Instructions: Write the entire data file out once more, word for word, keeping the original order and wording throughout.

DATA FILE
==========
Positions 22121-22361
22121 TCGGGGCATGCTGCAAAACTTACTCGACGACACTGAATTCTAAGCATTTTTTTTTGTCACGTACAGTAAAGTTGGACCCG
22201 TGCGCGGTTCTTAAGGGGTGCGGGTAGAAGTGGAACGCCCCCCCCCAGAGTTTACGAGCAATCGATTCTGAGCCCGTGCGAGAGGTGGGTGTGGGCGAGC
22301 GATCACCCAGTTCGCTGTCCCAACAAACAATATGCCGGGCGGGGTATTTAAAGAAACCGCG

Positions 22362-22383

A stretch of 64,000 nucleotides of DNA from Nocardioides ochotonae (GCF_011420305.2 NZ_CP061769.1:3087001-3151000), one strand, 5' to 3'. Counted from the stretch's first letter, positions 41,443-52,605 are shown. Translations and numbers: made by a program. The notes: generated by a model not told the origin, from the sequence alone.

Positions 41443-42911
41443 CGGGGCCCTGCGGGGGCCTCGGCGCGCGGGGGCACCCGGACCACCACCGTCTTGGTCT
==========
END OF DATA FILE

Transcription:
Positions 22121-22361
22121 TCGGGGCATGCTGCAAAACTTACTCGACGACACTGAATTCTAAGCATTTTTTTTTGTCACGTACAGTAAAGTTGGACCCG
22201 TGCGCGGTTCTTAAGGGGTGCGGGTAGAAGTGGAACGCCCCCCCCCAGAGTTTACGAGCAATCGATTCTGAGCCCGTGCGAGAGGTGGGTGTGGGCGAGC
22301 GATCACCCAGTTCGCTGTCCCAACAAACAATATGCCGGGCGGGGTATTTAAAGAAACCGCG

Positions 22362-22383

A stretch of 64,000 nucleotides of DNA from Nocardioides ochotonae (GCF_011420305.2 NZ_CP061769.1:3087001-3151000), one strand, 5' to 3'. Counted from the stretch's first letter, positions 41,443-52,605 are shown. Translations and numbers: made by a program. The notes: generated by a model not told the origin, from the sequence alone.

Positions 41443-42911
41443 CGGGGCCCTGCGGGGGCCTCGGCGCGCGGGGGCACCCGGACCACCACCGTCTTGGTCT